FLINT, MI – Hearing the old-school tales of Michigan State legend Terry Furlow were normal to Miles Bridges growing up.
Bridges still remembers the impact of the Tom Izzo’s first national championship team in 2000, led by Flintstones Morris Peterson, Mateen Cleaves and Charlie Bell.
Being exposed to the hometown pride that comes along with slipping on a Spartan jersey, as early as 2 years old, ultimately led the five-star basketball recruit to continue that Flintstone tradition by committing to Michigan State.
Bridges, 17, returned to Flint to announce the news during a packed press conference Saturday, Oct. 3, on the campus of Mott Community College. The 6-foot-7, 235-pound swingman felt it was necessary to share that special moment with family and friends.
Ironically, MSU also celebrated its homecoming festivities on the same day.
“It’s so much history there (at Michigan State),” said Bridges, ranked No. 8 in the ESPN 100 for the Class of 2016. “I wanted to be just like (the Flintstones) or even better than them. I want to do what they did because it’s all in the Flint blood.
“It’s not that much pressure because I’m doing it at home,” he continued.
Kentucky and Indiana were his other options, but after taking an official trip to East Lansing during the Oregon football game Saturday, Sept. 12, with ESPN’s College GameDay in town, he was pretty much sold on the MSU program. He was originally scheduled to attend Big Blue Madness on Oct. 16 at Kentucky, but rescheduled immediately after the MSU visit.
“The reason why I bumped my visit up is because I didn’t want to waste my time going to Big Blue Madness,” Bridges said. “I loved Michigan and UNC, too, but I didn’t want to waste their time because I knew I wasn’t going there.
“With Kentucky, I wanted to see what they had in store for me but after that Michigan State visit, I already knew where I was going.”
He was joined by his mother, Cynthia Bridges, where she says they were treated like royalty around campus. Bridges also mingled with former Spartan Draymond Green and his NBA championship trophy then hung out at Spartan Stadium with other ex-players.
Although Cynthia didn’t prefer to have her son so close to home, with potential distractions, Izzo and Green both made her feel comfortable by breaking down how the busy college schedule isn’t fit for him to drift off in the wrong direction. He will pursue a degree in communications.
Cynthia was most impressed with the family-oriented atmosphere presented by Izzo.
At one point during the visit, she even recalled Coach Izzo forgetting his wallet at home so they were forced to turn around before heading to the gym. In Izzo’s absence, she asked Miles, “How do you feel?”
“I said ‘I’m feeling MSU how about you?’ and he said, ‘Yes’ and then we gave each other high fives,” she said. “When Coach got in the car, we didn’t say anything about it to him.”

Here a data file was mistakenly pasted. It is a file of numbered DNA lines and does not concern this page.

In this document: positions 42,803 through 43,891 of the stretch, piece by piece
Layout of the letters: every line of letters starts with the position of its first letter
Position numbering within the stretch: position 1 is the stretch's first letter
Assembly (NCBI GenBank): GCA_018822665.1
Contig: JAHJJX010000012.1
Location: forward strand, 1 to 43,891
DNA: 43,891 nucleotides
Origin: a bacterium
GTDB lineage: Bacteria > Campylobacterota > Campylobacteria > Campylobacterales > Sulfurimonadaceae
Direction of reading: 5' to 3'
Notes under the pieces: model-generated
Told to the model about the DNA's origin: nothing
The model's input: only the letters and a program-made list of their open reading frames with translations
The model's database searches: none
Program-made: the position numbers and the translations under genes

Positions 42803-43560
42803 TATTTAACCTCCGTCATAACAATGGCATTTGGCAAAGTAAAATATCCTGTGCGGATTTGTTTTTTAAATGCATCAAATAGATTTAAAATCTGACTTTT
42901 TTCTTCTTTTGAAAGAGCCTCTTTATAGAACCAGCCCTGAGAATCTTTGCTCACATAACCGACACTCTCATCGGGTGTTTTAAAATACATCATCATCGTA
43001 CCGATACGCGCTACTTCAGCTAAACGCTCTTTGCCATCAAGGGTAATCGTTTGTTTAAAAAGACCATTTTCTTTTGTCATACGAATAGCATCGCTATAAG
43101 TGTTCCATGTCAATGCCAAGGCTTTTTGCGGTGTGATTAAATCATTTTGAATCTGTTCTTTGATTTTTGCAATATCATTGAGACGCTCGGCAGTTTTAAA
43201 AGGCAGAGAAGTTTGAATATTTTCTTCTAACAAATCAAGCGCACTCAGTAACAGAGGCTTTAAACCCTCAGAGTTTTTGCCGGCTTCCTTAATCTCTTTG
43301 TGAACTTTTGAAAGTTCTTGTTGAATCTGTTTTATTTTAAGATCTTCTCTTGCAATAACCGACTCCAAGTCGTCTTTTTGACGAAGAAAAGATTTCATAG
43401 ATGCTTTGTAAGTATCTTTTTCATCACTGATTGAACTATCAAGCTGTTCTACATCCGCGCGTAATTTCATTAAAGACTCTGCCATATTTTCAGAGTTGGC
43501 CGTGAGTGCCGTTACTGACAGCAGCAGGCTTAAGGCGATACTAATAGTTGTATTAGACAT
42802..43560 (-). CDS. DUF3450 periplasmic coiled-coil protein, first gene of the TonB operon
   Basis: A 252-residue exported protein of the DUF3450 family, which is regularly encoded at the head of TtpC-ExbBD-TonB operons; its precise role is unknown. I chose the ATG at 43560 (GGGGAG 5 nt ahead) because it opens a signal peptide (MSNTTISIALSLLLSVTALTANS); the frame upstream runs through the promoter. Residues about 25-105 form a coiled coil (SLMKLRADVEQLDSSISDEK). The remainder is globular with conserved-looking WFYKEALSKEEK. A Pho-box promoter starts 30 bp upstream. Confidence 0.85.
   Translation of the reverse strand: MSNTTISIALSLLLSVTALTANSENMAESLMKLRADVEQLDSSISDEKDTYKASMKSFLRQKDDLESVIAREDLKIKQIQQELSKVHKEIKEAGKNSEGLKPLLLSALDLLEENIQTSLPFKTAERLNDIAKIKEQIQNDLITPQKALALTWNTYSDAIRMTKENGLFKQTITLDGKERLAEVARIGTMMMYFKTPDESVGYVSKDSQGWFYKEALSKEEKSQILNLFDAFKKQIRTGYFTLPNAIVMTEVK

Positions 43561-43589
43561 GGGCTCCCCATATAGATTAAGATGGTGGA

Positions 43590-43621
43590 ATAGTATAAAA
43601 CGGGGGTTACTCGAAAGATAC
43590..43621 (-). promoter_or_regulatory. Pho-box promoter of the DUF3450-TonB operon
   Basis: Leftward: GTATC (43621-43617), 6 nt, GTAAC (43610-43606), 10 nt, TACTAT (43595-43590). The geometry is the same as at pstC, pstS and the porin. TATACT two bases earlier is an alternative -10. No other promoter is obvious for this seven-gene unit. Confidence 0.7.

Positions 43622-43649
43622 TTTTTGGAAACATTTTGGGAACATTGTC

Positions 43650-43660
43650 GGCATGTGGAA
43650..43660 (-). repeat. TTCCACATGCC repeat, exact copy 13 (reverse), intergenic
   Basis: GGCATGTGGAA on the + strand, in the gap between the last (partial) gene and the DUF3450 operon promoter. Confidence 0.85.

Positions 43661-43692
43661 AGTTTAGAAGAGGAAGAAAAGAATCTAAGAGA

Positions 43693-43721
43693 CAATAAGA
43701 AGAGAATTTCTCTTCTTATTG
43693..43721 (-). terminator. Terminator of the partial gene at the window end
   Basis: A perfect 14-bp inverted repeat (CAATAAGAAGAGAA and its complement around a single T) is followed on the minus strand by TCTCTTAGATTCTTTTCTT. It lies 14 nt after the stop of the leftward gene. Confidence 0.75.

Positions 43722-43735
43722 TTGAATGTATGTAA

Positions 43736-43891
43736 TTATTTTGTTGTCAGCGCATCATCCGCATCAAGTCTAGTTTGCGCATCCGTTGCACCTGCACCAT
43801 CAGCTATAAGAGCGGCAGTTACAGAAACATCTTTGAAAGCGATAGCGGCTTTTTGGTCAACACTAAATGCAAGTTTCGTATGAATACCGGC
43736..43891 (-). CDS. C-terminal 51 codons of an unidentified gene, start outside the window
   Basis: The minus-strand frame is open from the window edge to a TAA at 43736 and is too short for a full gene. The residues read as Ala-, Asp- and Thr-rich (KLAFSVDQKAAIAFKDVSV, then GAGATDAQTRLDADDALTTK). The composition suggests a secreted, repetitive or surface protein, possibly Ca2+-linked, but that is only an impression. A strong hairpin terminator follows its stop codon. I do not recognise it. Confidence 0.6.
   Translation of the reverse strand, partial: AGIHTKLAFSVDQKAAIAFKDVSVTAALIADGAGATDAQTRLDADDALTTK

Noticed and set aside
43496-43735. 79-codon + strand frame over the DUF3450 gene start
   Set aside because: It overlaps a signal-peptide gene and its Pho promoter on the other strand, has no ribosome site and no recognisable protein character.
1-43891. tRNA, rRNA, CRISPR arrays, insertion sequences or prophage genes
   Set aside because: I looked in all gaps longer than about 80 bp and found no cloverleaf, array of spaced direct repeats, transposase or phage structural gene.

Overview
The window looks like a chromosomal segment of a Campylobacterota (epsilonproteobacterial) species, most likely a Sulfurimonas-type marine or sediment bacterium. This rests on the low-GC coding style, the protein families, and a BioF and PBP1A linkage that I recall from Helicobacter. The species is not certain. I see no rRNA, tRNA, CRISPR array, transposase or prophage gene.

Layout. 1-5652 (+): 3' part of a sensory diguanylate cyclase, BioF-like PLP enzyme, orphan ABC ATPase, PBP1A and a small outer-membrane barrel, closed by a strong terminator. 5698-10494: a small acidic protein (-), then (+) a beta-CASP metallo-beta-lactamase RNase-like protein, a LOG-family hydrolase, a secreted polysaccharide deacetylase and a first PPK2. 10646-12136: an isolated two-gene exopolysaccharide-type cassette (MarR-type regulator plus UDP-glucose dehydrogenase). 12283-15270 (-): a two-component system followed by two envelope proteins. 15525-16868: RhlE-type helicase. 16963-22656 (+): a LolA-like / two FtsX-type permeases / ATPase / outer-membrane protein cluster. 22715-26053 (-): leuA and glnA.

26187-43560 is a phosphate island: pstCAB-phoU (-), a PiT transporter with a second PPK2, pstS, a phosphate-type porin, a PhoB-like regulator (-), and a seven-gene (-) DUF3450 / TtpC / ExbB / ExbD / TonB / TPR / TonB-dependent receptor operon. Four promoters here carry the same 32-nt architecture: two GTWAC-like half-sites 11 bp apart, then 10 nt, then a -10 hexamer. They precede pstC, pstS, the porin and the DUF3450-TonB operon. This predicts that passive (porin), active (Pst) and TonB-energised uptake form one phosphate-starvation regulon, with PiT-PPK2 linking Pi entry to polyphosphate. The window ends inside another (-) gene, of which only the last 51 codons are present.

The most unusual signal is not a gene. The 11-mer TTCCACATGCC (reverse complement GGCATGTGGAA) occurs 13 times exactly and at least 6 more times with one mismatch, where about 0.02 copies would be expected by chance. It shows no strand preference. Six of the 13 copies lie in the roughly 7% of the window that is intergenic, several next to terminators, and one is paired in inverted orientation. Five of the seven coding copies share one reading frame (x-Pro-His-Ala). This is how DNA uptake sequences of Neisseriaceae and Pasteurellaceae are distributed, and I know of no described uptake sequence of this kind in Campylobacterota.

Nearly a week in advance of the press conference, Bridges decided to let Izzo and Green in on the news about his commitment.
Flint native and local hoops coach Timothy Jones was also one of the few people that Bridges told ahead of time. Jones, 28, coached against Bridges in his middle school days at Grand Blanc’s Woodland Park Academy, where he made his first dunk. He then took over a mentorship role throughout the busy summer heading into his senior year to help keep his mind clear on improving as a basketball player.
“I don’t want him thinking one-and-done when he goes to college,” Jones said. “I want him thinking, ‘I want to be able to last in the NBA and take care of my family.’
“I don’t want him to just be a one-and-done that had a lot of hype and not develop his skills to where he can last 15 years in the NBA.”
Bridges will join his AAU teammate Cassius Winston with other top commits Josh Langford, Nick Ward and possibly Josh Jackson who represent a strong recruiting class. He wants to wear No. 1 in honor of Tracy McGrady, but No. 22 is his second option.
After Winston verbally committed to MSU on Sept. 18, Bridges said he often received random text messages from the decorated floor general encouraging him to follow him at the same school.
“Cassius wasn’t really recruiting me, he would just keep saying ‘Come mess with me, bro,’” Bridges laughed.
Although Bridges’ goal is to reach the NBA, he also wants to lead MSU to a national championship.
“I feel like I can be good for the program and I can help them win,” Bridges said. “We can win a title for sure, we’ve just got to put in the work.”
While going through the recruiting process, Bridges was reminded of all the one-and-done players Wildcats coach John Calipari has helped reach the NBA. Calipari has more top-10 picks, lottery selections and first-round picks than any other team in the country. In six seasons, he’s sent off three No. 1 selections.
Six Kentucky players were drafted in 2015, including No. 1 pick Karl-Anthony Towns, but seeing that success didn’t sway Bridges’ decision because he’s confident in his talent in any system.
“All I’ve got to do is stay in the gym and I can do what I need to do and get out of school in one or two years wherever I go,” Bridges said. “It doesn’t matter what school I go to so I wasn’t really worried about any of that.”
Revealing the decision was a big relief to Bridges, who plans to leave town Sunday.
He will accompany his girlfriend, Jacara Thompson, to Swartz Creek’s homecoming dance Saturday night before taking off to Huntington Prep High School in Huntington, W.Va., to finish his senior year.
“I didn’t want to wait any longer because that recruiting stuff was starting to get on my nerves,” Bridges said. “I just wanted to get it over with so I can focus on school.”
By Eric Woodyard | MLive.com